Former mayor of the southeastern city of Mardin Ahmet Turk, 74, was held in November on terror charges, but his arrest caused controversy even among political foes who have regarded him as a moderate voice for peace.
Turk, a senior member of the pro-Kurdish Peoples' Democratic Party (HDP), was released from jail in the city of Elazig on health grounds late on Friday and returned to Mardin, where he enjoys immense popularity.
The HDP has been heavily targeted by the crackdown under Turkey's state of emergency with 12 MPs currently under arrest including its co-leaders Selahattin Demirtas and Figen Yuksekdag.
"One person leaving jail does not solve the problem. Our co-leaders, our mayors, nearly our entire leadership are inside," Turk told reporters in Mardin in his first major comments since leaving jail.
"We hope that there will be new era for a solution for the peaceful normalisation of Turkey," he said, quoted by Dogan news agency.
"There is no alternative other than dialogue. I hope that in the nearest future a joint spirit will arise and finishing with the weapons will be on the agenda."
Tens of thousands have lost their lives since 1984 in the conflict between the outlawed Kurdistan Workers Party (PKK), which seeks greater rights and autonomy for Turkey's Kurdish minority, and the army.
There has been a new surge in fighting since a ceasefire collapsed in summer 2015, with the government vowing to fight until the PKK is eradicated and the militants refusing to lay down their weapons.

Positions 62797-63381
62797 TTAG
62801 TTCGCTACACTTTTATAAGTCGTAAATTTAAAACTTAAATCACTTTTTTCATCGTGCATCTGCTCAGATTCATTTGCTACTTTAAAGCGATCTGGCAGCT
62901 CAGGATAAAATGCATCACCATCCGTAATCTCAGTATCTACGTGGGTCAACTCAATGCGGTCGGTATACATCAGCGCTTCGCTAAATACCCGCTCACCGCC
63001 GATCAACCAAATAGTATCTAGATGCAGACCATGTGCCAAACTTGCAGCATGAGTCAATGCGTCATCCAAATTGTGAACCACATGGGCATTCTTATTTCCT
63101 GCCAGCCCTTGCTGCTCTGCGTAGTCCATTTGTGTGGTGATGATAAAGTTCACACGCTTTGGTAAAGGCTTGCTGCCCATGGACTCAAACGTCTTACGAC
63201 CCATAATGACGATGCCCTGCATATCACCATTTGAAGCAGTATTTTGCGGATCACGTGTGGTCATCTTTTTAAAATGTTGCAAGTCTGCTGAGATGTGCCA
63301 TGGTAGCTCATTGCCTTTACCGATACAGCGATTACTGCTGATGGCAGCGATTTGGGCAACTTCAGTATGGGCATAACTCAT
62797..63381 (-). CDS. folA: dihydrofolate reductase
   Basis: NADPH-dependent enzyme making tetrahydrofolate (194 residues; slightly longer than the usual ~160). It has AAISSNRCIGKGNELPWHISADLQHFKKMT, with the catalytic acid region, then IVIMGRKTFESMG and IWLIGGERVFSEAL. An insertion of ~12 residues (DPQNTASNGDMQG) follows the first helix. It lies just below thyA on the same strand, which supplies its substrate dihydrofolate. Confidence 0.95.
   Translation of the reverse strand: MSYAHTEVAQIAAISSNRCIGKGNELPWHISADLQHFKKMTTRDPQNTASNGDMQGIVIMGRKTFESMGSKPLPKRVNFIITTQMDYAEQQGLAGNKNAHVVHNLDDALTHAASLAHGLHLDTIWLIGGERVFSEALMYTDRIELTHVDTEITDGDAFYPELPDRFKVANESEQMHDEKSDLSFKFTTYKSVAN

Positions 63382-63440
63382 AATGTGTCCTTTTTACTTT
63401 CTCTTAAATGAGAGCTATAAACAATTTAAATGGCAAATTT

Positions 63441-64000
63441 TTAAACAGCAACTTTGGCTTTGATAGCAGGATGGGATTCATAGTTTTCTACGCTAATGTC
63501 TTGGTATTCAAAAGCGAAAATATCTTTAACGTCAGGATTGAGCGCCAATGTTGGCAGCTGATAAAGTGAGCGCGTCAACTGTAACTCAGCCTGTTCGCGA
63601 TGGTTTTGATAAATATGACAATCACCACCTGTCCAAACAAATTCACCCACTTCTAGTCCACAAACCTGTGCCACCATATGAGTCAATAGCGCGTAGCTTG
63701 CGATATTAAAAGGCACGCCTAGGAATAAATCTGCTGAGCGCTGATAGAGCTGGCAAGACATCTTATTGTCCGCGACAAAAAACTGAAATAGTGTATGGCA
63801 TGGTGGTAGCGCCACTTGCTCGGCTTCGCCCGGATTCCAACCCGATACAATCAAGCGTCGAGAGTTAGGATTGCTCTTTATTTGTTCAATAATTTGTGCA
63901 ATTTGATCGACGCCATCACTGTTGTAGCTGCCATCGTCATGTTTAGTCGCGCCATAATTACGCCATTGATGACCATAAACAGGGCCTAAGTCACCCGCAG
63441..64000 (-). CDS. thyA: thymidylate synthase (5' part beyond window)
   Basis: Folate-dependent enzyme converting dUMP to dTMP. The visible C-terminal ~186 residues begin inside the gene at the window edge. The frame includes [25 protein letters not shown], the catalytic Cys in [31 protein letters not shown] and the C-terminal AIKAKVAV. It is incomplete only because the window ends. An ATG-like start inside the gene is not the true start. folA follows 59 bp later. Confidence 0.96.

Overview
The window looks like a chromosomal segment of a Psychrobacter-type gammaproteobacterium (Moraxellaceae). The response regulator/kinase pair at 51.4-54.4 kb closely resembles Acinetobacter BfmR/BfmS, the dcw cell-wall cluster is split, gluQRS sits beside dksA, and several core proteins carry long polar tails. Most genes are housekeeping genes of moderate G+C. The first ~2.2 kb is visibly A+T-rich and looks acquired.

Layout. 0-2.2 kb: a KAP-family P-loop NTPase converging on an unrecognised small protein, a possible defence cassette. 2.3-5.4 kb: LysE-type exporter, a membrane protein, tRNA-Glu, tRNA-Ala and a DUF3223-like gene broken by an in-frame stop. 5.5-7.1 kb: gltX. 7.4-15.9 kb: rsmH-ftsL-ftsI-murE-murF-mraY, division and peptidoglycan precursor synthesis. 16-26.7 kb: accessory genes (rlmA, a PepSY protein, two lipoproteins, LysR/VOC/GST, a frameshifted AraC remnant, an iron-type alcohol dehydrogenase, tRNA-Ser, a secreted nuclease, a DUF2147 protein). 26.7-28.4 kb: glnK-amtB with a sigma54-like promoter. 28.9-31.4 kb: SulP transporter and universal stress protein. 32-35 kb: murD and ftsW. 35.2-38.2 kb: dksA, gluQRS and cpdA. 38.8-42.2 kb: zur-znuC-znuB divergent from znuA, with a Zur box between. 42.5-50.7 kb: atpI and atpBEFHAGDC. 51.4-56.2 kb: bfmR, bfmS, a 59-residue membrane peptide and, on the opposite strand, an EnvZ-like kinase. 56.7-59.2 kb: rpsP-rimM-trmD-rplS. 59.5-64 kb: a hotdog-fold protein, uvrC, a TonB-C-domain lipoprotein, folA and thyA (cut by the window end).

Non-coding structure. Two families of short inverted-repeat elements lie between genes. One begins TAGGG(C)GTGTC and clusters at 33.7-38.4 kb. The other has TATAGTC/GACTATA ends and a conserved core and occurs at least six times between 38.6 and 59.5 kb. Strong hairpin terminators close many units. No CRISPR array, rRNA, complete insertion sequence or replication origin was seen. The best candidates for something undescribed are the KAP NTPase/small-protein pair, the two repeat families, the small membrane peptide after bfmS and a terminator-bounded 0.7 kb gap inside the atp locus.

- 'No problem between peoples' -
Turk, who was also jailed in the wake of the 1980 military coup, thanked Turkish politicians from rival parties who had helped him during his incarceration including the former leader of the Republican People's Party (CHP) Deniz Baykal.
"There is no problem between peoples. But incorrect policies have given rise to anger and tension," said Turk.
"Because we know, weapons and conflict are not a solution," he added.
He said Kurds and Turks have a long history of relations, going back to the Ottoman Empire.
"The Kurds are not a danger for Turkey. That needs to be understood and our people need to tell this."
"Everyone needs to breathe. Everyone needs to think again. We also need to own up to our own shortcomings. But the state also needs to show a greater understanding," he said.